Machine learning increasingly is being used to discover fraud schemes. With this type of artificial intelligence (AI), the technology learns or improves in accuracy through experience, rather than through additional programming. If you already use AI in your business, you’re probably somewhat familiar with how machine learning works. But here’s a quick overview of its application in fraud detection.

New approaches needed

More and more, businesses rely on digitization to deliver the goods and services their customers want. Unfortunately, digitization also makes it easier both for cybercriminals and stakeholders, such as employees, vendors and customers, to steal. Preventing fraud in the digital age requires new approaches.

Machine learning is one such approach. Traditional rules-based fraud detection software flags transactions — such as purchase orders of a certain type or over a certain amount — that are suspicious according to static rules. On the other hand, fraud detection software that includes machine learning uses large sets of historical data to “learn,” or create algorithms about the patterns associated with new fraud schemes, enabling it to detect fraud in the future.

Step by step

For a machine to learn, its users must follow certain procedures. After the software is enabled to capture historical transaction data — and the more data, the better — the company using it reviews the data to ensure it presents an accurate picture of transactions. The software then applies algorithms to identify potentially suspicious items. This process creates the first fraud detection model. The software analyzes the same set of data repeatedly and produces new models for the company to review. The company provides feedback on each model to help the software develop better algorithms.

Through this process, the model learns what constitutes fraud and the number of false positives should drop significantly. In the end, the company selects the most accurate fraud detection model to put into production. 

Getting started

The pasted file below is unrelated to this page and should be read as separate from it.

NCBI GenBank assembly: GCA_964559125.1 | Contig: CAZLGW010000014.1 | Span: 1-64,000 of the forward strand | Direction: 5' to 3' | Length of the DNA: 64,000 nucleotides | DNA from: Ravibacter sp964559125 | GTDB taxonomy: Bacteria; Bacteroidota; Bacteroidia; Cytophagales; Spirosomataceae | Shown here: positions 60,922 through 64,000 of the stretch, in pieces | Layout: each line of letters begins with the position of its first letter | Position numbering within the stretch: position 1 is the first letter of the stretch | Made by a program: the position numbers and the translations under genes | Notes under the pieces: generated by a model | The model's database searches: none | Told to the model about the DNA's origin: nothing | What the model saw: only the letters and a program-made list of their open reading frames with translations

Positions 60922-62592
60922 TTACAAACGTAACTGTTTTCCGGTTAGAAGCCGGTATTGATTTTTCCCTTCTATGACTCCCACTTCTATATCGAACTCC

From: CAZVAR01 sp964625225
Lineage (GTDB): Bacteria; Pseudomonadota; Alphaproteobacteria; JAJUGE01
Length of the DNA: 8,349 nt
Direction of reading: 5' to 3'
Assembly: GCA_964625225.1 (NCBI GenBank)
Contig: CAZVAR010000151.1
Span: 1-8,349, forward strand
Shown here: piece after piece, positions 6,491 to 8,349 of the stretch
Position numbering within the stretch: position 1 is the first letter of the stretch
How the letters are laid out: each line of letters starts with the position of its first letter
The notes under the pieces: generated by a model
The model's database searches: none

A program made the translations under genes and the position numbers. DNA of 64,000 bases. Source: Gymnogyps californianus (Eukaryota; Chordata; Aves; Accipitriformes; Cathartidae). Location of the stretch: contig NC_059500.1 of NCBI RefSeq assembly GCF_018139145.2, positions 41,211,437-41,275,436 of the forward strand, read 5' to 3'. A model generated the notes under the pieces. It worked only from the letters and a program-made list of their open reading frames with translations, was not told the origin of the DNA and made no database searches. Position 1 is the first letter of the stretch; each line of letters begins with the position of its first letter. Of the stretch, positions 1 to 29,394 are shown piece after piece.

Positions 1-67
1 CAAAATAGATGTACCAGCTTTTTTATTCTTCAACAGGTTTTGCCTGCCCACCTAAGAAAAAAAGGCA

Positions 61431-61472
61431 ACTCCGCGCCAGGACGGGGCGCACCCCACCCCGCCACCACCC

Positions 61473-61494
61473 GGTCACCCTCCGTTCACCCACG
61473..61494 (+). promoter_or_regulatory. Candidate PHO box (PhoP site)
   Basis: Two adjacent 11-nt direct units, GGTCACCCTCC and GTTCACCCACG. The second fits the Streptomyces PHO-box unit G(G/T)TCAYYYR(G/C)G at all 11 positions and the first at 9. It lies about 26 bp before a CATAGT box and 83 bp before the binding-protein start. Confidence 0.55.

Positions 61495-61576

If you have the technical capabilities, you may be able to develop a customized machine learning program for fraud detection in-house. We can help if you don’t. Contact us.

© 2020 Covenant CPA

These days, most businesses need a website to remain competitive. It’s an easy decision to set one up and maintain it. But determining the proper tax treatment for the costs involved in developing a website isn’t so easy.

That’s because the IRS hasn’t released any official guidance on these costs yet. Consequently, you must apply existing guidance on other costs to the issue of website development costs.

Hardware and software

First, let’s look at the hardware you may need to operate a website. The costs involved fall under the standard rules for depreciable equipment. Specifically, once these assets are up and running, you can deduct 100% of the cost in the first year they’re placed in service (before 2023). This favorable treatment is allowed under the 100% first-year bonus depreciation break.

In later years, you can probably deduct 100% of these costs in the year the assets are placed in service under the Section 179 first-year depreciation deduction privilege. However, Sec. 179 deductions are subject to several limitations.

For tax years beginning in 2019, the maximum Sec. 179 deduction is $1.02 million, subject to a phaseout rule. Under the rule, the deduction is phased out if more than a specified amount of qualified property is placed in service during the year. The threshold amount for 2019 is $2.55 million.

There’s also a taxable income limit. Under it, your Sec. 179 deduction can’t exceed your business taxable income. In other words, Sec. 179 deductions can’t create or increase an overall tax loss. However, any Sec. 179 deduction amount that you can’t immediately deduct is carried forward and can be deducted in later years (to the extent permitted by the applicable limits).